Perceptions of Demand for and Use of Evaluative Information Management Demand for Evaluative Information Perceptions of Demand for and Use of Evaluative Information Management Demand for Evaluative Information Increased in Most Foundations Over the last five years, what is your perception of trends in management demand for the following: No decrease in demand was reported by any respondent. Respondents perceived large increases in demand for all types of evaluative activities. Most respondents perceived “dramatic increases” in demand for program performance metrics and strategy evaluations. Although overall demand for individual grant evaluations increased, it was not perceived to be as strong as that experienced for other forms of evaluative work. Differences by reporting structure: – Units that report to program experience much greater demand for individual grant evaluations, research to inform program strategy and program metric data. Units that report to CEOs experience greater demand for strategy evaluations and overall foundation assessments. – Our interviews revealed that increases in demand were largely driven by CEO or board interest. “We have a new president and (s)he’s driving the change here. Having the CEO focused on [evaluation] is critical. Before (s)he came in, it was hard to get program officers’ attention – I can’t overstate how vital that is. ” “The board is asking in a more explicit way what results are being achieved with our grantmaking and that is the reason for the increase. ” 26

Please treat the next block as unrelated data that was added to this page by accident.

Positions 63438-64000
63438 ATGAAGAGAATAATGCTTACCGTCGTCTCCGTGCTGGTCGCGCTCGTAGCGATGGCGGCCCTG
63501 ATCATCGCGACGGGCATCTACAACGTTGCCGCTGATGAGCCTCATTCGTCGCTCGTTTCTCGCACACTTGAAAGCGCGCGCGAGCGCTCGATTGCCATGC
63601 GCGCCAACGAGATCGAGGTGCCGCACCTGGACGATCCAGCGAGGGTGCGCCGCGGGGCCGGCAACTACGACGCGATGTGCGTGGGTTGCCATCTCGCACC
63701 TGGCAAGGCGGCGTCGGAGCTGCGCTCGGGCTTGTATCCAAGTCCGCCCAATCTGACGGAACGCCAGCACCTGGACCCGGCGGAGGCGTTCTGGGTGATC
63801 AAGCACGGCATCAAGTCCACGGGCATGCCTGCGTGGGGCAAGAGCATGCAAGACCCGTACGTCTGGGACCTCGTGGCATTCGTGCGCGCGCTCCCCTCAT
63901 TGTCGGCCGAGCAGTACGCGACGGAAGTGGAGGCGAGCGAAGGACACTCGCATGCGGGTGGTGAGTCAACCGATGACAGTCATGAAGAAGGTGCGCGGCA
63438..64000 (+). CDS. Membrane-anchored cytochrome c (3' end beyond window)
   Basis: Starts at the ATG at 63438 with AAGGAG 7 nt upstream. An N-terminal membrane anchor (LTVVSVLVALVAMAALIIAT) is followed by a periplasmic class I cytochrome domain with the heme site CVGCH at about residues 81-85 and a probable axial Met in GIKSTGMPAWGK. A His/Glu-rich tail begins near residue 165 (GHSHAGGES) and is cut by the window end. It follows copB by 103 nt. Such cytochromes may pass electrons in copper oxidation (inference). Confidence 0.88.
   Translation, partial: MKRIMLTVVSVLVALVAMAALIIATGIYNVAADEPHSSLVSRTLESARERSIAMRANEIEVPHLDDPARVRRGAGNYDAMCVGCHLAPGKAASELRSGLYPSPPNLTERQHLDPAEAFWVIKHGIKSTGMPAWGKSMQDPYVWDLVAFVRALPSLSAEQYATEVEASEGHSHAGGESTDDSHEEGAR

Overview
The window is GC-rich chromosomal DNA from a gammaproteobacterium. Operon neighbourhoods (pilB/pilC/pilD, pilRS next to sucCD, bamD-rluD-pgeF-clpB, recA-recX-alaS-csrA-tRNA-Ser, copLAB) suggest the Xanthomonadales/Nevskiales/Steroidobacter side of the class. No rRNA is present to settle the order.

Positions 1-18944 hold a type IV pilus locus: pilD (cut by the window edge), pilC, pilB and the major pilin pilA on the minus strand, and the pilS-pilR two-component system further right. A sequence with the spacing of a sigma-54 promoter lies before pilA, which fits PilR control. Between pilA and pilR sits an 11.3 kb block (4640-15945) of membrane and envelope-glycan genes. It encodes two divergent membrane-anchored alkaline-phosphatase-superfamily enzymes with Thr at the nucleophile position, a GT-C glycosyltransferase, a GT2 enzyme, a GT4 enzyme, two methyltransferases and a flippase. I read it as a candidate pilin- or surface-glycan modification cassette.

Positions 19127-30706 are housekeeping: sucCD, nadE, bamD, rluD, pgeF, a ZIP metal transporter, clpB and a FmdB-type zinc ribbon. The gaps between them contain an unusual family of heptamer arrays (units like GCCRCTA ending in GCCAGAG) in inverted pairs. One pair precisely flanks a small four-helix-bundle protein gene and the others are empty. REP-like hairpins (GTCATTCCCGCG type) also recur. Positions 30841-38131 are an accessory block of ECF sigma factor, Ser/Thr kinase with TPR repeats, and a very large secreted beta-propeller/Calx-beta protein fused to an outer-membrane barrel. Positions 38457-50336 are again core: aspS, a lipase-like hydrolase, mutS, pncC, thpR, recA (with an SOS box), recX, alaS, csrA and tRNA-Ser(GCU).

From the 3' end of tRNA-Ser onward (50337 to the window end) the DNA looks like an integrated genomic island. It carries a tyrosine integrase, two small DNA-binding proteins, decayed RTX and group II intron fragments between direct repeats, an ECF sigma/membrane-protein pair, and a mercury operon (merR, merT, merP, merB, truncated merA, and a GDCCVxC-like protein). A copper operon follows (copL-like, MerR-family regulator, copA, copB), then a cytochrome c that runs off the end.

Perceptions of Demand for and Use of Evaluative Information Most Respondents Believe Program Staff Perceptions of Demand for and Use of Evaluative Information Most Respondents Believe Program Staff Use of Evaluation is at Least “Acceptable” How would you assess program staff’s use of evaluation to inform: Good Acceptable Poor Programmatic Development Work 23% 57% 20% Mid-course Decisions During Implementation 33% 33% Summative Performance Assessments 43% 36% 21% About 2/3 or more respondents report at least acceptable use of evaluation at all the different stages of program work. The most frequently cited problem area for evaluation use was how well it informs midcourse decision making. “We spend a lot of time and resources in developing strategies, but they can become like railroad tracks—once you get going, the mechanism for switching tracks on the basis of evaluative information is difficult. The ways in which strategies get realigned is still a work in progress. ” 27